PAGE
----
2. To blitz the almonds – place the blanched almonds into the bowl of a food processor. Blitz on high speed for 10 – 15 seconds. Stop the mixer and scrape down the bowl. Repeat this process until a fine powdery substance forms. IMPORTANT: Do not over mix. This can cause the mixture to become a paste. If this happens, start again. Overmixing can also cause the almonds to heat in the food processor which releases their natural oils. This can cause problems down the line when making your macarons.
Egg whites – For this recipe, you don’t need to worry about ‘ageing your egg whites’ to get a better meringue. The Swiss meringue technique (gently cooking your meringue and sugar together) helps get you a good meringue.
Storage – Unfilled macarons can be stored in an airtight container for up to 5 days. They will soften slightly over time and will soften again when filled. Filled macarons can be stored in an airtight container for up to 3 days.
Nutrition – is based on per sandwiched cookie, minus the filling. Refer to nutritional value of whichever filling you use.
A note on measurements – all ingredients in this recipe are offered in Australian cup measurements and weight measurements. Weight measurements are created by me, in my kitchen here in Melbourne Australia. The best way to get recipe success is to measure ingredients by weight, using kitchen scales.


Calories : 56kcal
Carbonhydrates: 7g
Protein: 1g
Fat: 2g
Saturated Fat: 0.1g
Polyunsaturated Fat: 0.002g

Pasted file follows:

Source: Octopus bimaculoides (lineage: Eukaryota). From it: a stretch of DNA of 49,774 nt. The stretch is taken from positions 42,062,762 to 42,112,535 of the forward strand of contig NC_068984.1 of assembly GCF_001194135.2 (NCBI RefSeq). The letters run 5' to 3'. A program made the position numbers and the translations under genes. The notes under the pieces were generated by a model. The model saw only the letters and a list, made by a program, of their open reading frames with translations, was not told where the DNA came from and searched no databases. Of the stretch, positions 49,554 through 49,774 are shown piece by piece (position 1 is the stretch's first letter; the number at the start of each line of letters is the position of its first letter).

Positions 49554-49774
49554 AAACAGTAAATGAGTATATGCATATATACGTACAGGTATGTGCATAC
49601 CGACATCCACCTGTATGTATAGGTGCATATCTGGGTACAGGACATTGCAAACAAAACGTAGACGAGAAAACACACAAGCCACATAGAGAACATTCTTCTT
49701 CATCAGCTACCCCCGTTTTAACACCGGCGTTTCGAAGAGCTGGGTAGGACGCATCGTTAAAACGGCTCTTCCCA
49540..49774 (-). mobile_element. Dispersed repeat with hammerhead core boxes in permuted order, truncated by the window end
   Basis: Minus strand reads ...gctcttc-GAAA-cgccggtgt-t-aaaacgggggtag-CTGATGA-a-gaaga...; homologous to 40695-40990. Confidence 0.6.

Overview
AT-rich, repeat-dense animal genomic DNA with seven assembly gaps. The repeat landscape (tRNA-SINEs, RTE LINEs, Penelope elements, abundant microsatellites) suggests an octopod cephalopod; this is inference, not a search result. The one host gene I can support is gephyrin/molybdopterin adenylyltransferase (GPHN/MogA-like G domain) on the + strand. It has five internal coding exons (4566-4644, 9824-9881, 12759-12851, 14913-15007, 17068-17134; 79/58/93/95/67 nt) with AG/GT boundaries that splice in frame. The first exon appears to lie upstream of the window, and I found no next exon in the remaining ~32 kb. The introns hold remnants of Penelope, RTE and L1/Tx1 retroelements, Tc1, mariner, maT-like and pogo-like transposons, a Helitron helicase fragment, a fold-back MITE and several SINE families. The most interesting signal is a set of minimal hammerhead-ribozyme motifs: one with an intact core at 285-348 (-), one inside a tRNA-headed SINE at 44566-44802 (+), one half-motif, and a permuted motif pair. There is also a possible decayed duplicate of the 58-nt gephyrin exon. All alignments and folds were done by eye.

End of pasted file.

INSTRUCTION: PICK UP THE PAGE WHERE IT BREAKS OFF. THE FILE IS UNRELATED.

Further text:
Monounsaturated Fat : 0.004g
Sodium: 6mg
Potassium : 16mg
Fiber: 0.4g
Sugar : 6g
Calcium: 9mg
Iron: 0.2mg
Nutrition Disclosure
Gave this recipe a go?Mention @thescranline or tag #thescranline!


Anonymous June 30, 2023 - 4:57 am

1 star
Those using Fahrenheit instead of Celsius should up the temp to 350 F. I did everything as instructed and have done other macaron recipes before, and they came out wholly underbaked. Very disappointed.

Nick Makrides July 1, 2023 - 5:01 am

No, they shouldn’t up the temperature. Because I tested this recipe, I have made it time and time again, as have other people, as instructed and have had success. I would suggest checking your oven temp and if it’s working properly.

Carly November 12, 2023 - 8:29 pm

5 stars
Hi Nick! I love all of your baking, and I really appreciate all the tips!! I am in a high altitude area, (Alberta, Canada) so I tried upping the temperature to 300 degrees F , and my time to 15 minutes, because my mother in law (from NZ) once came over and had a beautiful pavlova completely FLOP because she used a NZ temperature haha! It worked so well! I really appreciate the recipe!!

Nick Makrides February 15, 2024 - 6:45 am

Oh that’s so amazing to know Carly! Thanks for sharing and I’m glad you loved them! N x

Lindsay April 25, 2024 - 8:53 am

5 stars
This recipe is amazing! It was my first time making macarons and I am so happy with how they turned out.

Nick Makrides May 30, 2024 - 7:34 am

Yay! So happy to hear that! N x

LuckyRuth June 29, 2024 - 4:57 am

5 stars
This was my second attempt to make macarons (my first go I used a different recipe) and I’m happy with how these turned out. Feet could have been a bit higher but not the flop of my first try! I had too much batter for my one silicon baking sheet so trialed another tray lined with baking paper, baked separately – silicon was definitely the winner with more height. I’ll be giving this another try to improve further, but happy with a successful attempt #lifegoals 🙂

Nick Makrides July 22, 2024 - 10:03 am

Hi LuckyRuth! So glad to hear you loved the recipe! N x

Julia July 2, 2024 - 3:50 pm

Hi – does this yield 30 sandwiched macarons or 30 halves, so 15 sandwiched macarons?

Nick Makrides July 22, 2024 - 9:50 am

Hi Julia! it yields 30 sandwiched macarons. Hope that helps! N x

4.25 from 36 votes (32 ratings without comment)